# Introduction

Understanding how recursion works can be difficult. In this lesson, we're going to look at how to flatten an array using iteration. Afterwards, I will write down a recursive solution to compare this too.

# The Stack

The power of recursion is the stack. Each time a function calls itself, all variables are re-initialized. If you want to share state between function calls, you can either pass them along each function call explicitly, or you can use a closure to encapsulate data structures you want access through to all calls. There are pros and cons to each here.

The approach we'll use here is to simulate encapsulation, meaning our state stack will not need to pass along the resulting output array to each iteration.

# The Approach

Here is an overview of our approach:

We're going to use a depth-first iterative method to flatten an array. The idea is to add each non-array item to a result array. When an array is discovered, we do some bookkeeping to remember where we left off then start analyzing this sub-array. Repeat.

# How To Do It

Keep a results array and a state stack to track two states,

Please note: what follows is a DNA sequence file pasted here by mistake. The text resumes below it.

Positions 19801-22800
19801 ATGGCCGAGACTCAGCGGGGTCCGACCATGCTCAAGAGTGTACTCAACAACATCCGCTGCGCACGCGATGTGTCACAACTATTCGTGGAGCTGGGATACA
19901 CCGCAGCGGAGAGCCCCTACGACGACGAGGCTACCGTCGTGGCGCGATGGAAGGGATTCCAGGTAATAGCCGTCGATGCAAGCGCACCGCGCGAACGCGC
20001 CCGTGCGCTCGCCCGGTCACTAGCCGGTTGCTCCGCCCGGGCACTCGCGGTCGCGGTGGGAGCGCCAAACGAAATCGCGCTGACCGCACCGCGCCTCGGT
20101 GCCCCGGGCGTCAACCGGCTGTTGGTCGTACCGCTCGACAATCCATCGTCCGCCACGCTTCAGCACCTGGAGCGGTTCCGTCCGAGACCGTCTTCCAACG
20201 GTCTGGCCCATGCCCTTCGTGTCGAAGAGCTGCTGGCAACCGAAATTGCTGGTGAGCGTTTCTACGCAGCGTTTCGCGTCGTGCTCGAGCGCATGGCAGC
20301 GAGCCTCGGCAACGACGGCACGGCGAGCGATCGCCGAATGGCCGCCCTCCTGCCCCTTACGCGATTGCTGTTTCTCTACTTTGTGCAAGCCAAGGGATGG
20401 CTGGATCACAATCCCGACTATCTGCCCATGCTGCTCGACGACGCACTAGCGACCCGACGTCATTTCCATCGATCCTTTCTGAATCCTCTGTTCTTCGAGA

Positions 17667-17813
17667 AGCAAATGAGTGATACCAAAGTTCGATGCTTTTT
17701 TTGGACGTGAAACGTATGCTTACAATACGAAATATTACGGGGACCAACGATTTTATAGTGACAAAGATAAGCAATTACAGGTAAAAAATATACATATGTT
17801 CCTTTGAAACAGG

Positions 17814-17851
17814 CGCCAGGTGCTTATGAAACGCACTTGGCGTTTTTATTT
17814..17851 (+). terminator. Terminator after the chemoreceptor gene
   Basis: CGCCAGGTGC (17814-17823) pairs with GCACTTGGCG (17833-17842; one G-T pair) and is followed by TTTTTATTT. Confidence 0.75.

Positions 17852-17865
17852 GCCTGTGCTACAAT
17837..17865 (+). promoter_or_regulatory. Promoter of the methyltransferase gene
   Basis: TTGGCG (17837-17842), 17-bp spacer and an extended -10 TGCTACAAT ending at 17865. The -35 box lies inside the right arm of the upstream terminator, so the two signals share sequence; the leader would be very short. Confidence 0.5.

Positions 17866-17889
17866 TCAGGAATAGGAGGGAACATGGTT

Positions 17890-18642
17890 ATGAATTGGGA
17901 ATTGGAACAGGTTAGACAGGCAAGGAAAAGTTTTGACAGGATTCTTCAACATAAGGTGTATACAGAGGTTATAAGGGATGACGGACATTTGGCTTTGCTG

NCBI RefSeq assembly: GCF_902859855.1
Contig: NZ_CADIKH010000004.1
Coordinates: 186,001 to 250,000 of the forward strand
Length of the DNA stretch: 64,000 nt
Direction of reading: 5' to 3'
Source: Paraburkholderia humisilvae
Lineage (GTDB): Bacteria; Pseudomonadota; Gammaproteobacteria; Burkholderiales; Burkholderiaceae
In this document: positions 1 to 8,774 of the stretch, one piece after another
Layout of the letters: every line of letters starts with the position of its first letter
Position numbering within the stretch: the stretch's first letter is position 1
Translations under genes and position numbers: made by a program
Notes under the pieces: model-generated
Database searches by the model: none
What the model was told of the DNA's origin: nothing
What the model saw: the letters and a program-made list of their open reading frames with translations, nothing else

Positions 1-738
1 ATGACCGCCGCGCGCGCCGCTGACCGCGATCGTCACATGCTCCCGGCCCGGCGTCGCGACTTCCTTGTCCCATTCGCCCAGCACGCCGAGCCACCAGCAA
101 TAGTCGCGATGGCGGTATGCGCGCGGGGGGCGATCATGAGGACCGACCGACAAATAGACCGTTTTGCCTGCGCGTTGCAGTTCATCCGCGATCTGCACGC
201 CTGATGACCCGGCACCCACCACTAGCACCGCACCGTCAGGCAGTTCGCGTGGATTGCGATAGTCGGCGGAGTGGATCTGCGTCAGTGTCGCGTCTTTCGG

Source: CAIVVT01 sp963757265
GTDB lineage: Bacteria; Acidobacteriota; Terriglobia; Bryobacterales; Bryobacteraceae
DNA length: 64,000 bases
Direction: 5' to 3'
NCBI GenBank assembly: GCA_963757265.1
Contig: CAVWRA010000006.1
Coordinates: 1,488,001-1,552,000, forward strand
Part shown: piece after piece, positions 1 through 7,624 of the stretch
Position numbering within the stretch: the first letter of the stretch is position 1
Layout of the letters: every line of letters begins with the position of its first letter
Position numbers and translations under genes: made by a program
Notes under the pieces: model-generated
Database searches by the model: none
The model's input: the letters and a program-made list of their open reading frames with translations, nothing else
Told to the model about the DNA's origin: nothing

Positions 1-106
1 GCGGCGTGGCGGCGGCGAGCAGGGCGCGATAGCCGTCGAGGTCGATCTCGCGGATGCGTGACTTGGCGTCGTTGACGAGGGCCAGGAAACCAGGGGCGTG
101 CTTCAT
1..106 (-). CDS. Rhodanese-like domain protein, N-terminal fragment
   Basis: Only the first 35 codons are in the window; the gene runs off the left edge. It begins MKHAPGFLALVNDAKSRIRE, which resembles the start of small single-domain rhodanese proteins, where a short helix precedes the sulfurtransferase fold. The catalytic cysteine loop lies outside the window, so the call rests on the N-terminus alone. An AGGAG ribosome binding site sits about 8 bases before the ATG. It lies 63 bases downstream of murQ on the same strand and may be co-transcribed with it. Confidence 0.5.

- an array to analyze and
`analyze`

- a location in that array to start analyzing
`start`

We'll want to start by setting the initial state of the stack, called `stack`

- The array will be the base array
- The index will be the zeroth index

So everything in our while loop is driven off of these states, `start`

of type `number`

and `analyze`

of type `array<unknown>`

Now, while we have states in our stack `stack`

- Iterate this array until a sub-array is discovered; otherwise, add the value to the result array
- When a sub-array is discovered
- Remember our current state
- Set up the next state, the sub-array and index zero

Once we no longer have states, return the result.

# The Code

```
// O(N)
function flattenArrIter( arr ) {
// edge case, array is empty
if(!arr.length) return arr
// output array
let result = []
// track states, start with first item in
// given array
let stack = [{ start:0, analyze: arr }]
// while we have states in the stack
while( stack.length ) {
// destructure the states
let { start, analyze } = stack.pop()
let index = start
// iterate until an array is discovered or we run out of items in the array
while( index < analyze.length && !Array.isArray( analyze[index] ) ) {
result.push( analyze[index] )
index++
}
// if we have items in the array, we know that we must have found
// an embedded sub-array
if( index < analyze.length ) {
// remember to start with the next item in the array after
// analyzing the sub array
stack.push({ start:index + 1, analyze })
// start analyzing the sub array
stack.push({ start:0, analyze: analyze[index] })
}
}
// no more items in the stack
return result
}
```

# The Recursive Ways

Now let's look at the recursive way of doing this. First up, we'll use encapsulation.

```
function flattenArrWithEncapsulation( arr ) {
// encapsulation, our helper will have access
// to result array across function calls
let result = []
helper( arr )
return result